It’s that time of year when we all tend to keep an anxious eye on the horizon; looking out for the towering thunderheads that can build up quickly on our hot afternoons.
We live in a fire-prone landscape here in the Rogue Valley, and while we can’t eliminate the risk of a wildfire threatening our homes we CAN do a lot of things that will help keep our homes and communities safe if/when wildfires do strike.
The main concept behind firewise landscaping is creating a defensible space around your home: a buffer between you and the plant fuels (dry grasses, shrubs, overhanging branches, nearby woodlands, etc.) that surround you. A defensible space not only helps protect your home from wildfire, it also gives firefighters a safe place to stage to protect your house if they need to. Within 30’ of your house (or other structures), experts recommend planting only highly fire-resistant plants – low growing, well-spaced, and well-irrigated – and removing all dead grass, leaves, and branches from the area. This website has some excellent detailed recommendations and suggestions for how to create your defensible space.
Here are a few general firewise practices we can all integrate into our landscapes before wildfires occur:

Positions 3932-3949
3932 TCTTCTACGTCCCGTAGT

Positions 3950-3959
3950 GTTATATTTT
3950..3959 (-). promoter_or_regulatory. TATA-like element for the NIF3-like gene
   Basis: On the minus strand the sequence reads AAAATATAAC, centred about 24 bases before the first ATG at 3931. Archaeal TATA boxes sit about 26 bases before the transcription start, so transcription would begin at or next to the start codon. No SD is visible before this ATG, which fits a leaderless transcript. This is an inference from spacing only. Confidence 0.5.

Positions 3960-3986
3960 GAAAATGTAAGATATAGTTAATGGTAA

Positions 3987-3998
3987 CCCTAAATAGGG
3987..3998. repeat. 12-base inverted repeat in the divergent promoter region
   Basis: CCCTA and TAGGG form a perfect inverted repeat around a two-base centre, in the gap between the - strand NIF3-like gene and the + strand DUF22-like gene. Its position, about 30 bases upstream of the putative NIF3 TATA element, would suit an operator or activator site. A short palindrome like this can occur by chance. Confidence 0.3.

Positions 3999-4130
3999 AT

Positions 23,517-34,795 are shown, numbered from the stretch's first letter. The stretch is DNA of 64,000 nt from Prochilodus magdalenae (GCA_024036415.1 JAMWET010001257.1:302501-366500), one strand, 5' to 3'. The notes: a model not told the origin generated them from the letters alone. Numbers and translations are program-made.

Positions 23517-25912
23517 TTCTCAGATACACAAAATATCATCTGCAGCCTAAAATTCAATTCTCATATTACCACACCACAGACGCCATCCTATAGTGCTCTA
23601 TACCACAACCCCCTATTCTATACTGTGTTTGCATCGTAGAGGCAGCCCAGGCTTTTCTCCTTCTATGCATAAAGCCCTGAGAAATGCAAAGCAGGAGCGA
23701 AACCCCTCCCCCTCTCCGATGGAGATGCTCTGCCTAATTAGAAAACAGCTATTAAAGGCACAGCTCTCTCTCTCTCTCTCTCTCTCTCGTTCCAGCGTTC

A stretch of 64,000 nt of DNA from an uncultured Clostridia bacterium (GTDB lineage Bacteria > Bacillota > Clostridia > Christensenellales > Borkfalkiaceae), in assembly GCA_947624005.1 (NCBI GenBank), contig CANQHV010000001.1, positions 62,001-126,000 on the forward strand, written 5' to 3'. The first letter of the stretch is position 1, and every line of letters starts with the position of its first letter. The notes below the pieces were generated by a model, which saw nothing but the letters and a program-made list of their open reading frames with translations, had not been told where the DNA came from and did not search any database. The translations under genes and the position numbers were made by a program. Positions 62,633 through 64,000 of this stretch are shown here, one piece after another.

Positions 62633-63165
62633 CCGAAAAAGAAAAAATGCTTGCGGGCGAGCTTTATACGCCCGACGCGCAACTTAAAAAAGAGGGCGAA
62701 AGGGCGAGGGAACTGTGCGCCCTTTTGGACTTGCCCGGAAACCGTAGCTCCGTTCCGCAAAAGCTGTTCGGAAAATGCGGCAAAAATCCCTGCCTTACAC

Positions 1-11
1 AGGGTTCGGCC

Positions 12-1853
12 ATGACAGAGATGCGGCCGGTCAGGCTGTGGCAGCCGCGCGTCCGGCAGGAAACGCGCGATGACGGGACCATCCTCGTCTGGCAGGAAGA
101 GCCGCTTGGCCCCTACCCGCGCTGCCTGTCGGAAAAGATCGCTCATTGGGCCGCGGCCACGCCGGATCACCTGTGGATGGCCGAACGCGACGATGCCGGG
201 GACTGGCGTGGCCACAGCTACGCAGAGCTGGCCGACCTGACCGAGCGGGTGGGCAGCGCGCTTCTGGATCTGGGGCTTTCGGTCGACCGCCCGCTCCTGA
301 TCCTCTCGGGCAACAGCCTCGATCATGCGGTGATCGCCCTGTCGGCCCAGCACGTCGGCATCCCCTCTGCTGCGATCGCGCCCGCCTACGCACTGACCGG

• Irrigate regularly during the dry season
• Regularly remove dry/diseased plant material from inside, around and below shrubs/trees/conifers
• Avoid dense mass plantings
• Limb up shrubs and trees to reduce ladder fuels
• Avoid planting any flammable plants within at least 30’ of your home. A list of fire-resistant and flammable plants for the Rogue Valley can be found here on our website.
• If you live on a hillside, be especially aware of the vegetation downhill from your home. Fires tend to burn uphill – the steeper the hill, the faster a fire will spread.
Several communities in Jackson County have banded together to create Firewise Communities, the county has lots of support materials that can help you get some additional ideas about what you and your neighbors can do to reduce the risk of catastrophic wildfire in your neighborhood. To learn more, visit their website here.